Halloween is one big candy-fest. We know it, our kids know it, yet the food rules usually fly out the window on Oct. 31. We might not like a whole evening of unbridled candy acquisition and consumption, but there actually is something we can do about it.
Pace yourself. No wait, that should be make the kids pace themselves. Wink, wink.
The key to avoid eating too much sugar is to temper it with fiber and protein. Popcorn is a great source of fiber and a healthy accompaniment to all that candy. And it’s easy to make your own. Simply put ¼ cup canola oil, 1 tablespoon salt and 3 tablespoons yogurt butter (found in tubs) in a large pot, then top with ½ cup popcorn kernels.
Cover and cook on high. As the butter begins to melt, shake the pan with the lid still on to disperse the ingredients. Shake several more times during cooking. Be certain to turn the heat off when more than one or two seconds passes between each “pop.”
Allow to cool, then mix with dry-roasted peanuts, pretzels and your favorite chocolate candy. The fiber in the popcorn and the protein in the nuts will fill you up, and the sweetness of the candy provides a nice contrast to the saltiness of the nuts, pretzels and popcorn. (NOTE: If you’d like to make this without candy, simply add dried fruit, such as raisins, dried cranberries or even dates).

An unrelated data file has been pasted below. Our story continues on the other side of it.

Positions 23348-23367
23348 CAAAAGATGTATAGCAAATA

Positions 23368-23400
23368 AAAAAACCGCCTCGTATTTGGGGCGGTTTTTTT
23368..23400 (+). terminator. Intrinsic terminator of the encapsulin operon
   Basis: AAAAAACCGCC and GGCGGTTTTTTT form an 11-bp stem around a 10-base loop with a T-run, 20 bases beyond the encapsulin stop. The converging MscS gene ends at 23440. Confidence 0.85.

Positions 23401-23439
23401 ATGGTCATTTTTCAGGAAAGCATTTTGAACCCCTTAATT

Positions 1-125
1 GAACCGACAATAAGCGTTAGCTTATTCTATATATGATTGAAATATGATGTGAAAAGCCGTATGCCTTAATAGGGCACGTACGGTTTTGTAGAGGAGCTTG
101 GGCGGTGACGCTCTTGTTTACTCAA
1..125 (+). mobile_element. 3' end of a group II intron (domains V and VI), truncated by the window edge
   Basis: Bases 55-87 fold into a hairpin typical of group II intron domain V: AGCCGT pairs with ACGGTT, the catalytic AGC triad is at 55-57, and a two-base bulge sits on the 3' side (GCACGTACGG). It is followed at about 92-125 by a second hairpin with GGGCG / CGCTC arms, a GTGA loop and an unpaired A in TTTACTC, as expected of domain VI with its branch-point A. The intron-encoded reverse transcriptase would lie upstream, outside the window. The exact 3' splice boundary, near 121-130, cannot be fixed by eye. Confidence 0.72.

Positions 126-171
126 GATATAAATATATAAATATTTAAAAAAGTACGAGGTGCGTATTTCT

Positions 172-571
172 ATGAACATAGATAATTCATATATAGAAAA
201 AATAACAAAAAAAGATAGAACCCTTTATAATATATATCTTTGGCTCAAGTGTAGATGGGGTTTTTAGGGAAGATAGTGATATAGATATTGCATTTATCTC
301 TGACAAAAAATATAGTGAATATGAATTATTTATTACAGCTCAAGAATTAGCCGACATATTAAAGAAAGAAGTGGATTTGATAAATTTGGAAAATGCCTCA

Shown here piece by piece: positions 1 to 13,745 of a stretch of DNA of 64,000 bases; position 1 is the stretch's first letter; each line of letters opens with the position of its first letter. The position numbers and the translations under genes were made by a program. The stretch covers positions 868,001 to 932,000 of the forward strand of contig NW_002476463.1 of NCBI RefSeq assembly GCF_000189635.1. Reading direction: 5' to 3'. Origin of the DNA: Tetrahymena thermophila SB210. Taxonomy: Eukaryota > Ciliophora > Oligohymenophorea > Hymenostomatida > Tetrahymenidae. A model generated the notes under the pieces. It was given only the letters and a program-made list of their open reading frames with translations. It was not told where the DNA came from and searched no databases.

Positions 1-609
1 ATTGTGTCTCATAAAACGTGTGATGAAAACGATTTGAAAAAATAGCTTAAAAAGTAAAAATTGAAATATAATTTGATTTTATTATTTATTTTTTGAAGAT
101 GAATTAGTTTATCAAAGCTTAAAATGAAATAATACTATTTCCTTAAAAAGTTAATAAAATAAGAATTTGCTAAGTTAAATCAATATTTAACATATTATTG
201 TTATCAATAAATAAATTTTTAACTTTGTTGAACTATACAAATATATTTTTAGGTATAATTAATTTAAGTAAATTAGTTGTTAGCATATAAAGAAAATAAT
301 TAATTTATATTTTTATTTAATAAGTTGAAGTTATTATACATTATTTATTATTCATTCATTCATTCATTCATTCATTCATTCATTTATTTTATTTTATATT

Another way to spread out the candy is to use it as a topping for frozen yogurt. It’s not as hard to make yourself as you might think. The secret is to use frozen fruit and a food processor.
Pour 1 cup frozen fruit (berries, peaches, bananas, etc.) into your food processor, along with 3 tablespoons Greek yogurt, 1 tablespoon lime or lemon juice and 2 tablespoons sugar. Turn on the food processor and let it run until the mixture begins to thicken.
When the mixture is well-blended, you can eat it right away and top with some of the Halloween candy. It can also be turned into parfaits by layering the frozen yogurt with vanilla yogurt and chocolate candy. If you have leftover yogurt, put in an airtight container and keep in the freezer so you can snack another day!
While you might not like your kids eating a ton of candy on Halloween night, the point to remember is that they had a blast getting it. So sneak in a little protein and let them enjoy themselves. And you, too, for that matter.
– Tiffany Hughes, an Acworth resident and is volunteer coordinator/scheduler for the Booth Western Art Museum.